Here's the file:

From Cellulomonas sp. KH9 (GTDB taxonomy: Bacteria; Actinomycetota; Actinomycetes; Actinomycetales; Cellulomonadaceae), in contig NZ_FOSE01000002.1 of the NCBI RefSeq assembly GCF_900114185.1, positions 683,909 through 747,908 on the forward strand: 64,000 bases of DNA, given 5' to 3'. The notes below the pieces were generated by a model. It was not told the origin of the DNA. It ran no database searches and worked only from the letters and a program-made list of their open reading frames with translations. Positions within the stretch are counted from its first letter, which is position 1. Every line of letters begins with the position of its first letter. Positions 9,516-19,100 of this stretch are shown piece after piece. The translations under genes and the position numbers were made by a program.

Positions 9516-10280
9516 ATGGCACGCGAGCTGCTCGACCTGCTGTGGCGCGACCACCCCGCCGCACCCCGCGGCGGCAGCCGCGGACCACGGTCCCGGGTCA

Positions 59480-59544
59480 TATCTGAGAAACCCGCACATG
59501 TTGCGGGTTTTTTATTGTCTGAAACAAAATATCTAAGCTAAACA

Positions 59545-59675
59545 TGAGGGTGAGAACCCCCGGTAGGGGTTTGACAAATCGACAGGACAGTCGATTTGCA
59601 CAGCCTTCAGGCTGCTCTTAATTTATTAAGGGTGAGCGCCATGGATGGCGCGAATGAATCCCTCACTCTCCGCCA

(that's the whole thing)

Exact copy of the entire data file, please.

From Cellulomonas sp. KH9 (GTDB taxonomy: Bacteria; Actinomycetota; Actinomycetes; Actinomycetales; Cellulomonadaceae), in contig NZ_FOSE01000002.1 of the NCBI RefSeq assembly GCF_900114185.1, positions 683,909 through 747,908 on the forward strand: 64,000 bases of DNA, given 5' to 3'. The notes below the pieces were generated by a model. It was not told the origin of the DNA. It ran no database searches and worked only from the letters and a program-made list of their open reading frames with translations. Positions within the stretch are counted from its first letter, which is position 1. Every line of letters begins with the position of its first letter. Positions 9,516-19,100 of this stretch are shown piece after piece. The translations under genes and the position numbers were made by a program.

Positions 9516-10280
9516 ATGGCACGCGAGCTGCTCGACCTGCTGTGGCGCGACCACCCCGCCGCACCCCGCGGCGGCAGCCGCGGACCACGGTCCCGGGTCA

Positions 59480-59544
59480 TATCTGAGAAACCCGCACATG
59501 TTGCGGGTTTTTTATTGTCTGAAACAAAATATCTAAGCTAAACA

Positions 59545-59675
59545 TGAGGGTGAGAACCCCCGGTAGGGGTTTGACAAATCGACAGGACAGTCGATTTGCA
59601 CAGCCTTCAGGCTGCTCTTAATTTATTAAGGGTGAGCGCCATGGATGGCGCGAATGAATCCCTCACTCTCCGCCA